Israeli protesters hold posters of Jonathan Pollard, who was convicted for spying on the United States in 1987, in front of the Israeli Prime Minister's office in Jerusalem June 19, 2005.
(photo credit: AMMAR AWAD / REUTERS)
US president Barack Obama will not take action to enable Israeli agent Jonathan Pollard to move to Israel following his expected parole in less than two weeks, Obama's deputy national security adviser for strategic communication Ben Rhodes told Israeli reporters in a briefing late Thursday night.
Pollard is set to be released from prison after serving 30 years of a life sentence for passing classified information to an American ally on November 20, the US Parole Commission announced July 28. The conditions of Pollard's parole have not yet been released but they are expected to include a ban on him leaving the US for five years and he is to be forbidden from giving interviews.
It was still unclear Saturday whether Pollard's release will take place on Friday November 20 or on Saturday November 21, 30 years since his arrest. Pollard keeps Shabbat but it was unclear whether he will be released Friday to enable him to spend Shabbat outside of prison.
When Pollard's parole was announced, his lawyers, Eliot Lauer and Jacques Semmelman, wrote that Obama has the constitutional power of executive clemency, which grants him the authority to commute Pollard's sentence to time served and allow him to leave the United States and move to Israel immediately. They urged the president to exercise that power.
But Rhodes made clear when asked by reporters that Obama would not take such action on Pollard's behalf, saying that the president does not interfere in American legal procedures.
"President Obama has not intervened in the judicial process here in the United States, and that's been his consistent approach," Rhodes said. "With respect to the case of Jonathan Pollard, he’s made clear that he wants there to be fair treatment under the law, as there should be with any individual. But he as President has not intervened in that process. He respects how important this issue is to many Israelis. I wouldn’t be surprised if the Prime Minister raised this. That's obviously his determination. But again, that's been the approach that the President has taken."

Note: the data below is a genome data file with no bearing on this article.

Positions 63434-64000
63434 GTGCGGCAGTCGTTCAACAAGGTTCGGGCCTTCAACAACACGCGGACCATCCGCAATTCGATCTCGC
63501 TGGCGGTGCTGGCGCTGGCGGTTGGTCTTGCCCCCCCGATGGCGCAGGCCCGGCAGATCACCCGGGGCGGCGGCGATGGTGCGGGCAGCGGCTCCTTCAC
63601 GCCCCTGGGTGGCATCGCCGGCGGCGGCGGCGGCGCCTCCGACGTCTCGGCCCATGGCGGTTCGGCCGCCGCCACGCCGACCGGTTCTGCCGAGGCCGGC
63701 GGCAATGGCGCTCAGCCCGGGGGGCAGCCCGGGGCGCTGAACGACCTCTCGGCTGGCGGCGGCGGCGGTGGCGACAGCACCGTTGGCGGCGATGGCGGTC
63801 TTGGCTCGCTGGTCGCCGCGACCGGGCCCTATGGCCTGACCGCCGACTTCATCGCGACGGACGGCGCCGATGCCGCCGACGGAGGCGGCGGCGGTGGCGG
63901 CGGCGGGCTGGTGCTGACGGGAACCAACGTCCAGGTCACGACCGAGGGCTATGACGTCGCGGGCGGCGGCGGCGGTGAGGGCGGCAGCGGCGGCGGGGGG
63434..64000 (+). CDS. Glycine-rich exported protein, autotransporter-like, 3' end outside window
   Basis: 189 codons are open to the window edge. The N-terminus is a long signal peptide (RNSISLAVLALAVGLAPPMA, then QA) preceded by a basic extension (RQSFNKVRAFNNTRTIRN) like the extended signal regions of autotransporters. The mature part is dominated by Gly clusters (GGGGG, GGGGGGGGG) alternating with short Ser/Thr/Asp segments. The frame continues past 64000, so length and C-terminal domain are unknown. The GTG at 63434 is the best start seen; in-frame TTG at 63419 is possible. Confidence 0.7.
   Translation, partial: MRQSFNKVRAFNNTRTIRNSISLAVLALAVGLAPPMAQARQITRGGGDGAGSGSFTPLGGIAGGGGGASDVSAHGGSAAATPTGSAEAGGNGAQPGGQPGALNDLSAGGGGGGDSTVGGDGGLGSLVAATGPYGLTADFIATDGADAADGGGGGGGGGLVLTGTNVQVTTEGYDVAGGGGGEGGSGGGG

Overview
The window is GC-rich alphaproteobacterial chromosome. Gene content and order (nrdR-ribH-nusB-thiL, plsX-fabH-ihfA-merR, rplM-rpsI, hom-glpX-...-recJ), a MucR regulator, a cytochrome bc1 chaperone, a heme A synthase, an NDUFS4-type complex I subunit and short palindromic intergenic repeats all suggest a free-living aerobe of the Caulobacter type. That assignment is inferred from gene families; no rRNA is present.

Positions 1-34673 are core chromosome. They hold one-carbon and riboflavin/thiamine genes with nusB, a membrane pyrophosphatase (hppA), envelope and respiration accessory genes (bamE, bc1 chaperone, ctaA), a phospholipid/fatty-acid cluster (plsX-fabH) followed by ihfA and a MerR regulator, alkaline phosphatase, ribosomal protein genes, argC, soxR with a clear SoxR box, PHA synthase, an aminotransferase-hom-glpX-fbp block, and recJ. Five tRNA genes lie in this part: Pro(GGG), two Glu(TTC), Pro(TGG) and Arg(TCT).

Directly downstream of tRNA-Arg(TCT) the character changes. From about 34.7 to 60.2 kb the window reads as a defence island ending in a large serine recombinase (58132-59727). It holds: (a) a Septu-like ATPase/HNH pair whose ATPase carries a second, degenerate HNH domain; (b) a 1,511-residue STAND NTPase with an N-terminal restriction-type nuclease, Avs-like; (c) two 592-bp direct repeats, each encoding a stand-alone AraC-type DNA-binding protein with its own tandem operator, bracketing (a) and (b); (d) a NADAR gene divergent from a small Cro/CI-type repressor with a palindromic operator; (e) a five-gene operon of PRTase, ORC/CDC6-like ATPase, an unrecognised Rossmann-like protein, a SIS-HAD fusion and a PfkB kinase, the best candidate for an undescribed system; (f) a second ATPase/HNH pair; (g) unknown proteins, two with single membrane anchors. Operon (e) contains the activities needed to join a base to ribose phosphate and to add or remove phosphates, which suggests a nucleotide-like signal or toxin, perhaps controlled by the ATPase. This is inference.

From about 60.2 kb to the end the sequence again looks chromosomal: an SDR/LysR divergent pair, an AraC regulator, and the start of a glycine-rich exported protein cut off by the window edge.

Obama has commuted sentences of 89 people during his presidency, more than any American president since Lyndon B. Johnson. He has granted full pardons to another 64 people.
Most of the convicts who received clemency from Obama were drug dealers and thieves. When he has announced commutations, he has said that the sentence of the convicts did not fit their crime. Obama is expected to announce more commutations later this month in honor of the Thanksgiving holiday.
The official Pollard campaign and the caucus for Pollard in the Knesset declined to respond to Rhodes' comments, saying that they were not new.
"We have made a strategic decision not to intervene at this stage," said the head of the caucus, MK Nachman Shai. "After he's out of prison, we can struggle for him to be able to move here."